From 1973 until now, the Emirate of Abu Dhabi has adapted itself to the massive urban growth by developing infrastructure to treat wastewater.
- 1958 - The petrol revolution
- 1973 - Construction of the first waste water treatment plant
- 2010 - Meeting growing needs
- 2010-2030: Future projects
Before the petrol revolution in 1958 in Abu Dhabi, the principal means of livelihood for the Emirate's inhabitants were diving for pearls in the summer and engaging in animal herding and oasis agriculture (mainly in Liwa and Al-Ain) during the rest of the year. No other industrial activity was known during that period.
A simple, conventional septic system comes very close to matching Mother Nature. As the main components of a traditional residential septic tank are a tank, a connecting pipe, and a distribution box where the flow is maintained by gravity or sometimes pumped out.
But with the growth of Abu Dhabi city and its suburbs and the continuously increasing population, the municipality had to ensure a world class standard of wastewater treatment for the citizens of Abu Dhabi.
The first wastewater treatment plant in Abu Dhabi was built in 1973, with a design capacity of 4,545 m3/day.
To cater for the rapid development of Abu Dhabi, the Sewerage Projects Committee decided to construct a new large wastewater treatment Plant (WWTP) at Mafraq, 40 km away from downtown Abu Dhabi city and at an elevation of 40m above sea level. Phase 1 of Mafraq WWTP was commissioned in August 1982, with a design capacity of approximately 100,000 m3/day and serving a population of 332,500 inhabitants.
In October 1997, Phase 2 of Mafraq WWTP was commissioned; increasing the total designed capacity to 260,625 m3/day, and re-rated to 320,000 m3/day by a water research company (WRC) equivalent to a total serviced population of 900,000 persons.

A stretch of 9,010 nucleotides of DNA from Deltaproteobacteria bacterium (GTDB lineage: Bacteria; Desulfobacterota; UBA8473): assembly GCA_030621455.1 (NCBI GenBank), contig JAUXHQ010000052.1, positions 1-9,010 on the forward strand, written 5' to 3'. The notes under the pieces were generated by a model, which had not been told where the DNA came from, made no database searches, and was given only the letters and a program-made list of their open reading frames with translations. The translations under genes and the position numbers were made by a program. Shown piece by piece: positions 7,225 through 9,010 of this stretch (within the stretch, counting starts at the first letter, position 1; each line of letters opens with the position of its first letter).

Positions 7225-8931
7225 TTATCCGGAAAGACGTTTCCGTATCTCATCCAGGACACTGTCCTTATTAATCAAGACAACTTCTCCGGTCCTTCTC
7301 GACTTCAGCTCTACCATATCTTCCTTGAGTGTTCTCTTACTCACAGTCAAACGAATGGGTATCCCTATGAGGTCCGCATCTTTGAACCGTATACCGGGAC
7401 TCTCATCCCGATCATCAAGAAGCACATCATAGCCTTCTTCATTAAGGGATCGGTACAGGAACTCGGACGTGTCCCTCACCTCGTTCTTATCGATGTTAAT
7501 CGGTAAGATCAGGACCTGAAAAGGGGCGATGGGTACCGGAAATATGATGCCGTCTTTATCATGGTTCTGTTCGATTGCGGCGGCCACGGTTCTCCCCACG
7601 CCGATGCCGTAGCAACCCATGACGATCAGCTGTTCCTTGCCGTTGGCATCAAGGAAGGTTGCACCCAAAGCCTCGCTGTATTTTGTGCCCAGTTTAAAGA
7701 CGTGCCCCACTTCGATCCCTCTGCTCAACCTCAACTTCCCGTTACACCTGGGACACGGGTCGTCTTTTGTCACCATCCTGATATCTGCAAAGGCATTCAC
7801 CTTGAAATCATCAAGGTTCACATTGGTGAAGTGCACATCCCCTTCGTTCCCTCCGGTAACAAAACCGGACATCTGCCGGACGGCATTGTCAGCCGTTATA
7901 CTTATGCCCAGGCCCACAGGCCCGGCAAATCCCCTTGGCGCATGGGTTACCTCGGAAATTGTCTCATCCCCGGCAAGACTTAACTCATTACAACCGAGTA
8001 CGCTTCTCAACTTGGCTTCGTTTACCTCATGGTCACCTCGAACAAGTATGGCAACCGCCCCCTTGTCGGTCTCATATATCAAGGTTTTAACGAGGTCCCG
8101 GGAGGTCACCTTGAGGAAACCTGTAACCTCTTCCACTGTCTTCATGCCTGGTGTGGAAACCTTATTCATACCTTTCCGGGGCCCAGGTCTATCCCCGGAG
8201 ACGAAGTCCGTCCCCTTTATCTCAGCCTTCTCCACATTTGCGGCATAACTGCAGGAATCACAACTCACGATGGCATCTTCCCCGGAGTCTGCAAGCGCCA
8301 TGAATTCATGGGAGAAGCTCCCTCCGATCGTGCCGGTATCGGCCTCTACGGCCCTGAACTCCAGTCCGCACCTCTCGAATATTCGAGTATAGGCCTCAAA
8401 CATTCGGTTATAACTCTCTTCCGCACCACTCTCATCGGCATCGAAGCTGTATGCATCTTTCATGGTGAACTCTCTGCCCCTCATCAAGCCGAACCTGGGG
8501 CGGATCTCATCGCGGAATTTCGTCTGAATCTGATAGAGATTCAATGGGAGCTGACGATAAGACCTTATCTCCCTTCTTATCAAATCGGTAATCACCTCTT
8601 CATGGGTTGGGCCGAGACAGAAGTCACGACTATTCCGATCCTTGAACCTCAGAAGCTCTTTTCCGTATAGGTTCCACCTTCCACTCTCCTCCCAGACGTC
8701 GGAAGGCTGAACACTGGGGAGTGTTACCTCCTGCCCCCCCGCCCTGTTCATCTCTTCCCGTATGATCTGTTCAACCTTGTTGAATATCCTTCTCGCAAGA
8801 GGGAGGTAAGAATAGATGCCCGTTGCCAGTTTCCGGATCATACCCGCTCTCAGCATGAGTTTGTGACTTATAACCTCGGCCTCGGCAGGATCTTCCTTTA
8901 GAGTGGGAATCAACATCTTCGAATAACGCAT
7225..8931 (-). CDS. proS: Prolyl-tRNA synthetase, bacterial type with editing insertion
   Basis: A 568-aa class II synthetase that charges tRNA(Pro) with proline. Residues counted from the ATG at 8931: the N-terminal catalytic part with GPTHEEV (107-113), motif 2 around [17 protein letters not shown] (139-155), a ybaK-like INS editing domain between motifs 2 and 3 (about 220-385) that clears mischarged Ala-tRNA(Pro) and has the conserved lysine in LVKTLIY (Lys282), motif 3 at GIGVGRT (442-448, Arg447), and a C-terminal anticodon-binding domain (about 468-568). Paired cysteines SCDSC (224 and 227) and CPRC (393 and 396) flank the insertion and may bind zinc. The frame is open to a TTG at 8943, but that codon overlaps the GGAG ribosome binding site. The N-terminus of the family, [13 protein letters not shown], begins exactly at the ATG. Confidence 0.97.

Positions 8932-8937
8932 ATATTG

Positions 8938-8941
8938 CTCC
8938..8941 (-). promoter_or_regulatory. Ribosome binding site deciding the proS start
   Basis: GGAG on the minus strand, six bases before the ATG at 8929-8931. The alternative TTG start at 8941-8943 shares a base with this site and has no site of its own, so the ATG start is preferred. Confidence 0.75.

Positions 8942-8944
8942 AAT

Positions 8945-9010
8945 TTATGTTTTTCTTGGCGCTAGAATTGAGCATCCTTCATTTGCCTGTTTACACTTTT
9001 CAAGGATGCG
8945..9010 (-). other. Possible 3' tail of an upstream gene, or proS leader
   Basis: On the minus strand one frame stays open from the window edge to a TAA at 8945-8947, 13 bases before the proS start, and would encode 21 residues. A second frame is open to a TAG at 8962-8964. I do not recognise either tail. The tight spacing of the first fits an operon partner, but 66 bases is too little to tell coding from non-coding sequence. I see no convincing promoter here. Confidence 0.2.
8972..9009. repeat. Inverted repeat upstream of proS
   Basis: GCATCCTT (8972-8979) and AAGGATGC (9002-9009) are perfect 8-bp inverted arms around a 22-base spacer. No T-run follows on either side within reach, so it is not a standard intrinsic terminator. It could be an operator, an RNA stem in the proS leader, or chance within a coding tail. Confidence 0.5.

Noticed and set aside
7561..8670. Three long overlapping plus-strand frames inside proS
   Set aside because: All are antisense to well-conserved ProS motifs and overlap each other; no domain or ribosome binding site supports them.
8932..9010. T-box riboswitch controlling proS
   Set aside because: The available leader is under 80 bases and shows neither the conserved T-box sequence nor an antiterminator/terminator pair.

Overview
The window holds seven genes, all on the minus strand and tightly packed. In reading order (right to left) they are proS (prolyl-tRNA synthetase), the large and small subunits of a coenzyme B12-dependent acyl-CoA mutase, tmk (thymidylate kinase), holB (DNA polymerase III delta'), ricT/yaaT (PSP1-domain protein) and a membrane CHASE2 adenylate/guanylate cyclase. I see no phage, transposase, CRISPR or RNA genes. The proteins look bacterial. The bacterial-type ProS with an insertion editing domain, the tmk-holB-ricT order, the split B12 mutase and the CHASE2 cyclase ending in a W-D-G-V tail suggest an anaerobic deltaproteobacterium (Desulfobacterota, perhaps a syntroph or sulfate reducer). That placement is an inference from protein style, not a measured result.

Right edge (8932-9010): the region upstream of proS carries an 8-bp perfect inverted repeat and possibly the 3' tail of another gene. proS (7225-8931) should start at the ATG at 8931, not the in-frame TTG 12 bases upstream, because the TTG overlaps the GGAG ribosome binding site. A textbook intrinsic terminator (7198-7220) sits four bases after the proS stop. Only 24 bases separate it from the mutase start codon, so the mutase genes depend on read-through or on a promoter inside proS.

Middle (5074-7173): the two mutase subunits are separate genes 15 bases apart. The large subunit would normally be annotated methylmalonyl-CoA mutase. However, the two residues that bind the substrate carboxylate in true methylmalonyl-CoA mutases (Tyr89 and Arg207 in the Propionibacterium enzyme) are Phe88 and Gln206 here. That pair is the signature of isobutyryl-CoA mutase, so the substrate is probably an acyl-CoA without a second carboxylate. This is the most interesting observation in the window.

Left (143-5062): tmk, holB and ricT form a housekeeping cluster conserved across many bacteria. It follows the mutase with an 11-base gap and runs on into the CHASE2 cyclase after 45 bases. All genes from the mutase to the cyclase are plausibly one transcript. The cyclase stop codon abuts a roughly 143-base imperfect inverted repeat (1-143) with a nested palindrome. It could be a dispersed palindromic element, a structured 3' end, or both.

Mafraq WWTP has been continuously upgraded over its history. Between 1999 and 2001, Phase 1 was rehabilitated, while new systems for odour control and biosolids management were provided in 2003 for both phases 1 and 2.
Another large WWTP (Al Ain Zakher Wastewater Treatment Plant) was put into service in Al Ain in 1980 with an initial design capacity of 27,000 m3/day of domestic wastewater, which was later expanded in 1992, doubling its capacity to 54,000 m3/day to serve the rapidly developing population of Al Ain city and its suburbs.
In the Emirate of Abu Dhabi, besides the aforementioned two large WWTP (Mafraq and Zakher), approx. 30 small (less than 5000 m3/day of treatment capacity) were also built in different regions to treat water, protect the environment, and preserve human health.
Construction of 4 new major waste water treatment plants
The Emirate of Abu Dhabi is witnessing one of the fastest growing populations and economies in the world. It is projected that the population will reach 6,8 Million in 2030, which is nearly three times the current population.
This is why it was critical for ADSSC to take action to ensure the wastewater infrastructure needs are met now and in the future. The development of WWTP and reuse of the Recycled Water is part of the Abu Dhabi 2030 Plan.
Accordingly, four new large WWTP were and commissioned in the Emirate of Abu Dhabi between 2010 and 2013, adding a total treatment capacity of 850,000 m3/day and able to serve the equivalant of more than 3 million inhabitants. This new infrastructure has been designed with state-of-the-art technologies enabling 100% reuse of the wastewater treated for irrigation purposes. These 4 new plants are part of two major projects:
- ISTP2: Wathba 2 Plant and Allahamah Plant
- ISTP1: Wathba 1 Plant and Al Saad Plant.
In the next few years, the Strategic Tunnel Enhancement Programme (STEP) will be implemented. STEP is a 40-kilometer long wastewater tunnel in Abu Dhabi City, which will be built to meet the forecasted demand and the resulting development envisioned in the Urban Structure Framework Plan. STEP addresses the need for the collection and transport of waste water from all the expansion in currently developed areas and development of new areas identified in the Plan. It is also sized to accommodate the range of flows that could result from the development. For more in formation, follow this link.
Pictures: Emirates Heritage Club